Wednesday, January 6, 2010
As the value of properties plummet, property tax collection drops as well. We'll talk with San Diego County Treasurer-Tax Collector about the impact to local government when tax revenues fall.
MAUREEN CAVANAUGH (Host): I'm Maureen Cavanaugh, and you're listening to These Days on KPBS. When we hear about budget shortfalls, we usually talk about cuts in services or higher taxes. We don't always talk about why the shortfall is there in the first place. Well, in this recession there are lots of reasons why state and local governments are taking in less revenue than they anticipated. But in the County of San Diegan – San Diego, that is, one reason will be a decrease in the amount of property taxes coming in. Joining us to explain what’s going on with property tax collections and what the prospects are for a turnaround is my guest, Dan McAllister. He is San Diego County Treasurer and Tax Collector. And, Dan, welcome back to These Days.
DAN MCALLISTER (San Diego County Treasurer-Tax Collector): My pleasure. Good morning to you.
CAVANAUGH: Good morning. Now, tell us where we are when it comes to property tax revenue. Is it true that last year was actually a record year?
MCALLISTER: Last year was, indeed, a record high both for revenue and in terms of taxable parcels that we sent tax bills out for. Last year we hit about 978,000 parcel taxes that we sent bills out for and we received revenues back to the tune of about $4.55 billion dollars, an all-time record high on both levels. This year, in September, we hit another new record high for numbers of taxable parcels but because of the valuation decreases and because of the reassessments and because of the assessment appeals being so successful, the number of dollars yielded is going down.
CAVANAUGH: Now we have been talking about problems with real estate for years now. Why is it that the property tax collections are just starting to feel it?
MCALLISTER: The answer is simple and it’s analogous to a tail on a dog. If you can picture a dog bounding through a park, a grass park, for instance, you know that the head of the dog and the body of the dog leaps up and then it leaps down. But as it leaps down, and if you think of the dog body as the economy, as it leaps downward as the economy has been doing over the last couple of years here, the tail still rises and then when the dog figures out that it’s got to leap up again, it starts to come out of that doldrum, that downturn, and it spins up but the tail then is going down where the dog was. And in this case, the tail is our current economic condition and it’s the revenues that are spun off by real estate taxes that are going down. This year we predict about a $50 million decrease in property tax revenues over last year, and we don’t see that stopping in the next year or so. It will continue to creep downward before it goes up again.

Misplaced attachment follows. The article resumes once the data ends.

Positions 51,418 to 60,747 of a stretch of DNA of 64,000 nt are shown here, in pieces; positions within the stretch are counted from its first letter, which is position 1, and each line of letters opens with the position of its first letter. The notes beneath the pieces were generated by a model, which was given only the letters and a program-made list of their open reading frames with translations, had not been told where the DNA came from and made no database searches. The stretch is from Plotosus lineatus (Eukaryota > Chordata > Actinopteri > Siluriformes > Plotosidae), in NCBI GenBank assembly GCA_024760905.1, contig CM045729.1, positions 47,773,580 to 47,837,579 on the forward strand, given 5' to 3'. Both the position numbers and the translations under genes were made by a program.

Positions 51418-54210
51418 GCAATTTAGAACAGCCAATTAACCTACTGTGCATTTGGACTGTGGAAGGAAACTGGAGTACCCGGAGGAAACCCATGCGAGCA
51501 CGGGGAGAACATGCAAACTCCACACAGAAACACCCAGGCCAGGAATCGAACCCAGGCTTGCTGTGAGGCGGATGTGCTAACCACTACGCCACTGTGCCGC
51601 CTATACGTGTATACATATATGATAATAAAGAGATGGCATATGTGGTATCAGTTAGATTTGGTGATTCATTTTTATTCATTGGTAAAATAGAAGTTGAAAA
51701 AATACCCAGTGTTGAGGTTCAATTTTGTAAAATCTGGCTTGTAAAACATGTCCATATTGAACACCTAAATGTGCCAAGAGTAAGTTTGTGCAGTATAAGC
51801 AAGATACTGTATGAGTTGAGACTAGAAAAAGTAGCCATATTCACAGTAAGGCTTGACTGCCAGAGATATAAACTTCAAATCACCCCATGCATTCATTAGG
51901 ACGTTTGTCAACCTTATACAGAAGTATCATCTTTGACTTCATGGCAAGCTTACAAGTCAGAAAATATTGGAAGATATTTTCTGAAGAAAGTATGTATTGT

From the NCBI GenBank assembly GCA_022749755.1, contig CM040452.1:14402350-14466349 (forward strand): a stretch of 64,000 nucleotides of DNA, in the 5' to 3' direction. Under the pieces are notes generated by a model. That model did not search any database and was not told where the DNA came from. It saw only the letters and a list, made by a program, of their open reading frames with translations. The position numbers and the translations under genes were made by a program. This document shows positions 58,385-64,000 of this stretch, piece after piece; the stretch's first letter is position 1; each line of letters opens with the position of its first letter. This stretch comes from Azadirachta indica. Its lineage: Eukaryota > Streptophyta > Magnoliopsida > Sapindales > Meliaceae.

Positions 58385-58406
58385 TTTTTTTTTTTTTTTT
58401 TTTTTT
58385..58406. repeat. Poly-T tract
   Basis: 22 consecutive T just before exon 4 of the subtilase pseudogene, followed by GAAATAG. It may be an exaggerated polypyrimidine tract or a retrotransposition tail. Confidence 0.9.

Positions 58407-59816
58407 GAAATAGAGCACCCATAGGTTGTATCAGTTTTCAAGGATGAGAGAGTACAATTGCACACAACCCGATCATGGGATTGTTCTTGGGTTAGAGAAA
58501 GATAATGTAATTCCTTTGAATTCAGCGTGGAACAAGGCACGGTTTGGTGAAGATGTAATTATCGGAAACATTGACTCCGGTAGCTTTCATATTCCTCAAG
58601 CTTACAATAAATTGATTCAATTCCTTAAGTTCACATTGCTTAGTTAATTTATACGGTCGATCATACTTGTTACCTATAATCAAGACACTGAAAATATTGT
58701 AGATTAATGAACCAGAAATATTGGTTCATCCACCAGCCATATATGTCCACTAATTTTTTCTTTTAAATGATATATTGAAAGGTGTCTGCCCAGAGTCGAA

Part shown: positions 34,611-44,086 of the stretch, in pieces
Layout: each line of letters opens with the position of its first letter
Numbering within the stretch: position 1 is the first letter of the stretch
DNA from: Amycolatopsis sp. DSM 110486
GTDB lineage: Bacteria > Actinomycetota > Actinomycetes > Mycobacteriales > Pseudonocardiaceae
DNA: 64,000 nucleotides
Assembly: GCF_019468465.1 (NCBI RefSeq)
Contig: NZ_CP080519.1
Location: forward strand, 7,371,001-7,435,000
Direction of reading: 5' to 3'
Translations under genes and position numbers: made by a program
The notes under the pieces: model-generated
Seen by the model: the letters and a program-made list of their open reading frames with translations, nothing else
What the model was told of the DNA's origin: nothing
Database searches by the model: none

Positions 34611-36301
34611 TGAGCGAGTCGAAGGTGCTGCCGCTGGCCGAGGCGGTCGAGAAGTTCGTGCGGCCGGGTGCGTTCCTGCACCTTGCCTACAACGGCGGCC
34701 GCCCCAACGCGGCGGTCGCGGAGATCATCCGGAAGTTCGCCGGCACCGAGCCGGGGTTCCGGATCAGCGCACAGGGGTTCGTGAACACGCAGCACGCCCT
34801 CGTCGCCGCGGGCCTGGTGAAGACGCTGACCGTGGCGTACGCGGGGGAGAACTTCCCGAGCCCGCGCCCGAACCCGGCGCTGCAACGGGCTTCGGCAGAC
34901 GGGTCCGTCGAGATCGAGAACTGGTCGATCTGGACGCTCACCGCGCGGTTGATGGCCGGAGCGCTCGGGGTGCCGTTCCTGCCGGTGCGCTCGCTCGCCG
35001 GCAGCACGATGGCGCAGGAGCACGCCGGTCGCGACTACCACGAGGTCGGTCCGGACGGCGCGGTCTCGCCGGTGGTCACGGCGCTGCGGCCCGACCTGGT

CAVANAUGH: Now what does that mean to the County?
MCALLISTER: Well, it means that we have $50 million less in revenues at least that we had otherwise counted on for all of the services that we provide. And I think it’s pretty instructive to look at the tax bill insert, if you will, or the tax bill guide that is sent out with every property tax bill. On the back, we publish a pie chart showing the breakdown of how monies are distributed from every property tax dollar that comes in. And if you see that graphic, you can tell that 43.3%, almost half of every dollar, goes to K-thru-12 education, schools, arguably a great place to go because they need the monies to operate and continue to operate at the levels that will educate our children and the children are our future, but they will suffer a decrease. The cities in the county, all 18 cities, will suffer a decrease and a decline as a result of this $50 million hit. Redevelopment agencies, libraries, all of them will take a little bit of a hit on a pro rata share and it’s sad because it’s money otherwise they had counted on to do, and continue to do, the work that would benefit our citizens.
CAVANAUGH: And, as you say, with this tail of the dog analogy even – you expect this, since it just started going down just this past September, you expect to see several more quarters and maybe even years of trailing property tax collections?
MCALLISTER: Well, we remain optimistic…
MCALLISTER: …and the new year brings all kinds of optimism across the board. We know that. The governor’s getting ready to be optimistic in his State of the State message, and I’m sure everybody with every speech over the next couple of months will be very optimistic, too. We’re optimistic, we’re cautious, but we’re realistic, too, and we know that things will continue to suffer a little bit of a downturn at least over the next six months or maybe even this full 2010. We’re optimistic, though, based on some numbers in the real estate market and the upticks that we have seen in the numbers of sales over the last few months that that will continue and this trend will catch on and, thus, help to drive those valuations back up to where they should be.
CAVANAUGH: I’m speaking with San Diego County Treasurer and Tax Collector Dan McAllister. I’m wondering, Dan, what – how do delinquency numbers factor into this? What do they look like for San Diego County?
MCALLISTER: You know, for the second year in a row, we’re off a percentage point. Last year, we were down a percent in defaults or delinquencies. This year, once again, our December 31 numbers look like we’re down a full percentage point which, to us, means that more people are paying what they owe us on time, and that’s a good thing. Now lending to this issue, I’m sure, are the lenders and the entities that have taken back properties through foreclosures and they are not wanting to see those properties fall into any kind of tax problems so they will step up and pay in a timely fashion those tax bills right away. And that probably has added to our abilities to collect and to see those delinquencies drop.